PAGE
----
The Liberty Gazette
July 18, 2017Ely Air Lines
By Mike Ely and Linda Street-Ely
Linda: Upon learning of our upcoming book, “10 Years of Ely Air Lines” and our new company, Paper Airplane Publishing, my friend Katie asked, “What else will you be publishing, do-it-yourself flight instruction? Lt. Foulois learned to fly by mail. From Wilbur or Orville. Did you know that? I think he was at Ft. Sam Houston.”
Some of the best conversations I have are with Katie, and after brushing up on U.S. Army Major General Benjamin Foulois (pronounced foo-loy) I thought of you, who might also enjoy landing on a page of lesser known history. I’ve learned that when I hear an interesting tidbit there’s always more to the story, and Benny Foulois does not disappoint.
The Signal Corps played a significant role in the development of military aviation. In 1906 the young lieutenant went to Army Signal School and that’s where he became interested in flying. His final thesis, “The Tactical and Strategical Value of Dirigible Balloons and Aerodynamical Flying Machines” included:
“In all future warfare, we can expect to see engagements in the air between hostile aerial
fleets. The struggle for supremacy in the air will undoubtedly take place while the
opposing armies are maneuvering for position.”
A visionary, he forecast a hundred and nine years ago that airplanes would replace horses in reconnaissance, and even imagined wireless air-to-ground communication, including transmitting photographs. His ambition and smarts won him a seat on the new aeronautical board that would accept aircraft for testing, which led to him being the first military crewman.
He flew and crashed a few times in those early airplanes and flew once with Orville Wright. But when the Wright brothers were too busy to teach him to fly, they mailed instructions. Katie was right, he learned to fly by mail, or at least as a supplement to the school of hard knocking crashes.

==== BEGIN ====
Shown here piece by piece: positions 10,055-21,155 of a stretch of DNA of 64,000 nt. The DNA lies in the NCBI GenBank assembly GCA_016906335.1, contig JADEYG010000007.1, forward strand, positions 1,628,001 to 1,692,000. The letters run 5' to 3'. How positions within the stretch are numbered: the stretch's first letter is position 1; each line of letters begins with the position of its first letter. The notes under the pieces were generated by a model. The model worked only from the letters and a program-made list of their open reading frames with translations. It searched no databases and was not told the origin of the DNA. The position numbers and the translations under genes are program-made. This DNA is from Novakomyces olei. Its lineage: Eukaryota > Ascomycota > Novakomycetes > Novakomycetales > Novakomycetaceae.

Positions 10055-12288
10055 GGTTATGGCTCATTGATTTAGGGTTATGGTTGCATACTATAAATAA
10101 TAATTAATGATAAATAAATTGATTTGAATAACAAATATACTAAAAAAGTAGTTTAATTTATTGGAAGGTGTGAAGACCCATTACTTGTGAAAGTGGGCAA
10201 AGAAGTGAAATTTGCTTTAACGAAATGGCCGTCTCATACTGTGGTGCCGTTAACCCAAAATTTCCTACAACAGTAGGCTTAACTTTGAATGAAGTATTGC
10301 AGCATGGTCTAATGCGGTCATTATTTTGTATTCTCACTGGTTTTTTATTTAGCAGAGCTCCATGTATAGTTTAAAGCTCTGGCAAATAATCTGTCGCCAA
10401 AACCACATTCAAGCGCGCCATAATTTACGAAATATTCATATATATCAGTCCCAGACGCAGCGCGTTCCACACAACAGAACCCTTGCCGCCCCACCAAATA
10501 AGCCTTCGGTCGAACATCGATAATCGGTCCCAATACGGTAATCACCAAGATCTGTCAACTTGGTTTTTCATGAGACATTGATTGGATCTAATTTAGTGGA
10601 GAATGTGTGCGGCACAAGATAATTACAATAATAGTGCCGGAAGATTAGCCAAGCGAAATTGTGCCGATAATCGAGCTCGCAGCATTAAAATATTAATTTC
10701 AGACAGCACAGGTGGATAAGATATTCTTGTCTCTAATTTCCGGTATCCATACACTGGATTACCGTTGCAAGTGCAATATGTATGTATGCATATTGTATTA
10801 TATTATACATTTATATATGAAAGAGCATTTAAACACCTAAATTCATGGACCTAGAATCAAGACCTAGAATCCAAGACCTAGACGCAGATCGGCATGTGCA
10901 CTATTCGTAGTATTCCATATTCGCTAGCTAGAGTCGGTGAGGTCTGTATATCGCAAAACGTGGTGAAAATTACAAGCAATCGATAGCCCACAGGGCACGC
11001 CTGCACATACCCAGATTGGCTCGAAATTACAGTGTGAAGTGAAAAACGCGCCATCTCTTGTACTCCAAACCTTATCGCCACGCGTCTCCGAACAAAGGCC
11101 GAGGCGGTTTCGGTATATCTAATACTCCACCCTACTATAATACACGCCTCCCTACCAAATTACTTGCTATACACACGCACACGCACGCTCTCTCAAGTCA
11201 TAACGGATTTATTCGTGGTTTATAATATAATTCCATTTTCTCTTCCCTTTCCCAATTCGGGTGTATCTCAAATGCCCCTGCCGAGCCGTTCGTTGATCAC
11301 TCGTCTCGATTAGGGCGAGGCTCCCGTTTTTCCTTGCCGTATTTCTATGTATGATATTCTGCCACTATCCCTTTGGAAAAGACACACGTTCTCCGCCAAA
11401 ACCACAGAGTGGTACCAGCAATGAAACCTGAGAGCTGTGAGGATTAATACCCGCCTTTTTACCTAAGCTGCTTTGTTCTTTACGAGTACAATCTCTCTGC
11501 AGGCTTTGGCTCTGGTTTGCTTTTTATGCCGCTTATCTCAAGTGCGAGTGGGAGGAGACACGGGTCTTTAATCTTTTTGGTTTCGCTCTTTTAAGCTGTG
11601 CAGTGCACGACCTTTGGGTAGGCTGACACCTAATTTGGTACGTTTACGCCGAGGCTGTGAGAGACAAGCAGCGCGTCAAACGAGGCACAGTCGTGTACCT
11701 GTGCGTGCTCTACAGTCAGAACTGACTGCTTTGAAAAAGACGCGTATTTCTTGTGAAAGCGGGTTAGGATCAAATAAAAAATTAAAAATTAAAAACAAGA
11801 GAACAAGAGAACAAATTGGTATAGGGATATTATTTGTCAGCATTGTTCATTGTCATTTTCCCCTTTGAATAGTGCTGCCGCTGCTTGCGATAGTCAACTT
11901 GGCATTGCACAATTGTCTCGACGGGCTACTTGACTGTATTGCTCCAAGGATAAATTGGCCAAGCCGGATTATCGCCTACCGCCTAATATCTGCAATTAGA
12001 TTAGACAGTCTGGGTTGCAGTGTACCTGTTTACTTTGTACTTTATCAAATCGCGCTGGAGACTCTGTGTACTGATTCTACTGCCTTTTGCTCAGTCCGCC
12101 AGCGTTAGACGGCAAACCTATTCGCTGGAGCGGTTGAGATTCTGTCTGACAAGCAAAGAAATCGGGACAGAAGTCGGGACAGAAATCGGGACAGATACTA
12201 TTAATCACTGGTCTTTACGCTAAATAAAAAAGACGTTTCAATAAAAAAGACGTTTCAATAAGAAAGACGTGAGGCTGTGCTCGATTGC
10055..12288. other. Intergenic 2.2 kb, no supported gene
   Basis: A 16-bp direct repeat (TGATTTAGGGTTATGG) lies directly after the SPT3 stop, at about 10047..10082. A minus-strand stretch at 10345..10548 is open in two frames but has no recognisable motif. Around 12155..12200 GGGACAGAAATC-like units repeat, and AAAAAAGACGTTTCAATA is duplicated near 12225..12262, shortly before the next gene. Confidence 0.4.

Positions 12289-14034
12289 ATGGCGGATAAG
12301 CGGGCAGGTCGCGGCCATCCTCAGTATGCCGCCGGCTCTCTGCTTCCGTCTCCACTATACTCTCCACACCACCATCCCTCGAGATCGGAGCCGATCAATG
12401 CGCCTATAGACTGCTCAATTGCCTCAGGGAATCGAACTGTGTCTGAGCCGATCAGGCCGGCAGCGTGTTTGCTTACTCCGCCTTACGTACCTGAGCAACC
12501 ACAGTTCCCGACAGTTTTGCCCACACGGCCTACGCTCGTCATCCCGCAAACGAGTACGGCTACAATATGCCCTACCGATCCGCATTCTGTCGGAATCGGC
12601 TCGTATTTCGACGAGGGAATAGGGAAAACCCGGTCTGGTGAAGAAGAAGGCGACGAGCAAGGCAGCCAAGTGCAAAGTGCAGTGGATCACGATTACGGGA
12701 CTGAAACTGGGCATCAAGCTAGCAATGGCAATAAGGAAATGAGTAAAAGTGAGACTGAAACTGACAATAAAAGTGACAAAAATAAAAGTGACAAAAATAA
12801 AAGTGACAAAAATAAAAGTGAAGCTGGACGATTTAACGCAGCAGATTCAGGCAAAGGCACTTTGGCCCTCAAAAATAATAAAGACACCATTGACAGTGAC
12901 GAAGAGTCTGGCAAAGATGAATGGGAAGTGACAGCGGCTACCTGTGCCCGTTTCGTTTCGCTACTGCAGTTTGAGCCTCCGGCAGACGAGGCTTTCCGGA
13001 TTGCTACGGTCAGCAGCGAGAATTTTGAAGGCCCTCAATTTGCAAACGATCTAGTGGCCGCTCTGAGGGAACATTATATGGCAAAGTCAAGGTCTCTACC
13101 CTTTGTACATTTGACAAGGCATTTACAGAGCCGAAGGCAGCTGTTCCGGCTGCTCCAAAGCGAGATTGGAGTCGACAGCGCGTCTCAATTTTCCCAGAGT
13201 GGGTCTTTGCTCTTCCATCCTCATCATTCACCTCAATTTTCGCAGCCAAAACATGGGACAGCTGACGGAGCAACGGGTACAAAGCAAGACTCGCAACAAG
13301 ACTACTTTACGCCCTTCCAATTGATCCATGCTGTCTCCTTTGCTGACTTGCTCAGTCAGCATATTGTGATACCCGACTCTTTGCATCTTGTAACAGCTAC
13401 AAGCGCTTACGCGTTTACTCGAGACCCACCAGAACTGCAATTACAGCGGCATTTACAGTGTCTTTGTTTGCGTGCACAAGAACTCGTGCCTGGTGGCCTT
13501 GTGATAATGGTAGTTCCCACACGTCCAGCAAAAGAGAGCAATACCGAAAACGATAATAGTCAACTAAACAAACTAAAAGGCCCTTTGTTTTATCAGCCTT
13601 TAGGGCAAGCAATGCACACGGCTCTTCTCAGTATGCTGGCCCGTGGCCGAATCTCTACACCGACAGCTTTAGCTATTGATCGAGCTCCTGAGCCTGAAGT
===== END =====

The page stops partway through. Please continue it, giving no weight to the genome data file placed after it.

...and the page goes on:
The Army sent him to Fort Sam Houston in San Antonio, telling him to teach himself to fly. At 9:30 a.m. on March 2, 1910, he did just that. From the Arthur MacArthur parade field in “S.C. No. 1”, also sometimes called “Military Aircraft No. 1”, he logged his first solo takeoff, first solo landing, and his first solo crash, and established the Army Air Force.
Later he flew reconnaissance for General Pershing, searching for Pancho Villa, and led the first American aerial dogfights against the Germans during World War I.
He wrote in his memoir, “From the Wright Brothers to the Astronauts” that he wanted to be remembered for “establishing the ‘can-do’ spirit that has become traditional among our American airmen.” In 1963 on the television quiz show I've Got a Secret, his secret was that he had once been the entire U.S. Air Force. His memoir was republished in 2010 as “Foulois: One-Man Air Force”.
While I did not discover any personal connection to the arts, there is a school in Maryland named for him, the Benjamin D. Foulois Creative and Performing Arts Academy, which embraces his spirit in their motto, “Opportunities Abound...Possibilities are Endless”.